Immune system As subtle abnormalities of the immune system have been proposed as possible causes of CFS/ME, several types of treatment have been tried that one way or another have immune system effects. The results have been disappointing, although not entirely negative.

Injection of antibody protein (immunoglobulin G, IgG) was tested in several trials, some of which showed partial benefit, others showed none and all had significant side-effects from the treatment.

Ampligen is an expensive drug still under evaluation in CFS/ME. But in the one published trial so far, it showed benefit and was well tolerated. Drug therapies

Antiviral The logic behind using antiviral treatment stems from the possible role of virus infection in causing CFS/ME.

The antiviral drug aciclovir is not effective in CFS/ME.

Antidepressants There are several reasons why it can be worthwhile to use an antidepressant in CFS/ME.

Several symptoms of depression, such as fatigue and sleep disturbance are also found in CFS/ME. It’s theoretically likely that there are some similarities in the brain chemistry changes underlying both conditions.

Sleep promotion Sleep deprivation is an effective form of torture and conditions or circumstances associated with disruption to sleep are invariably associated with fatigue.

A simple explanation is that during sleep the electrical and chemical functions of the brain and nervous system are reset and recalibrated ready for the next wave of wakefulness and the levels of messenger chemicals within the system are replenished.

There is more to getting a good night’s sleep than not being awake for a few hours which is probably why medicines to make people sleep (hypnotics) can have disappointing results. The sleep thus gained is not necessarily refreshing – a point often remarked upon by people with CFS/ME.


About annecwoodlen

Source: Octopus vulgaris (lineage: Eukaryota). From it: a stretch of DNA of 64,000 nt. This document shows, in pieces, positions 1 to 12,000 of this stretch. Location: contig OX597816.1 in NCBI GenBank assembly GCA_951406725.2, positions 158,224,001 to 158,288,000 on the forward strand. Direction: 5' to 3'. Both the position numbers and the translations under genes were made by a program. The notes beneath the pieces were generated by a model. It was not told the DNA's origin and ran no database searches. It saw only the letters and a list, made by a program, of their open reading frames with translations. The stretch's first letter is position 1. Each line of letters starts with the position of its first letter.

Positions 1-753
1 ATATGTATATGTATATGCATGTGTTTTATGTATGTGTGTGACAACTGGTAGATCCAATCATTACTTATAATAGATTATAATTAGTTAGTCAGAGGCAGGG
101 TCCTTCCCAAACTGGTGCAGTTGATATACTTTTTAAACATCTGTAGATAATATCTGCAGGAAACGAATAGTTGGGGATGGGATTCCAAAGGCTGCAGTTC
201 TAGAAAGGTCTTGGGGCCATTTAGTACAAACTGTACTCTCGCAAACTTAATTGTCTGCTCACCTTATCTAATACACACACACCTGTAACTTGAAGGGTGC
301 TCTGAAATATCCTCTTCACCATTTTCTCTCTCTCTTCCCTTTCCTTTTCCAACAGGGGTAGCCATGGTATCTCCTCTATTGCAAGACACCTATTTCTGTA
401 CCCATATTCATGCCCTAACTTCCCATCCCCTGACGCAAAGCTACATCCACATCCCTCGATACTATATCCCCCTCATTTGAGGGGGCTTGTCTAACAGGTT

I am a tenth generation American, descended from a family that has been working a farm that was deeded to us by William Penn. The country has changed around us but we have held true. I stand in my grandmother’s kitchen, look down the valley to her brother’s farm and see my great-great-great-great-great-grandmother Hannah standing on the porch. She is holding the baby, surrounded by four other children, and saying goodbye to her husband and oldest son who are going off to fight in the Revolutionary War. The war is twenty miles away and her husband will die fighting. We are not the Daughters of the American Revolution; we were its mothers. My father, Milton C. Woodlen, got his doctorate from Temple University in the 1940’s when—in his words—“a doctorate still meant something.” He became an education professor at West Chester State Teachers College, where my mother, Elizabeth Hope Copeland, had graduated. My mother raised four girls and one boy, of which I am the middle child. My parents are deceased and my siblings are estranged. My fiancé, Robert H. Dobrow, was a fighter pilot in the Marine Corps. In 1974, his plane crashed, his parachute did not open, and we buried him in a cemetery on Long Island. I could say a great deal about him, or nothing; there is no middle ground. I have loved other men; Bob was my soul mate. The single greatest determinate of who I am and what my life has been is that I inherited my father’s gene for bipolar disorder, type II. Associated with all bipolar disorders is executive dysfunction, a learning disability that interferes with the ability to sort and organize. Despite an I.Q. of 139, I failed twelve subjects and got expelled from high school and prep school. I attended Syracuse University and Onondaga Community College and got an associate’s degree after twenty-five years. I am nothing if not tenacious. Gifted with intelligence, constrained by disability, and compromised by depression, my employment was limited to entry level jobs. Being female in the 1960’s meant that I did office work—billing at the university library, calling out telegrams at Western Union, and filing papers at a law firm. During one decade, I worked at about a hundred different places as a temporary secretary. I worked for hospitals, banks, manufacturers and others, including the county government. I quit the District Attorney’s Office to manage a gas station; it was more honest work. After Bob’s death, I started taking antidepressants. Following doctor’s orders, I took them every day for twenty-six years. During that time, I attempted%2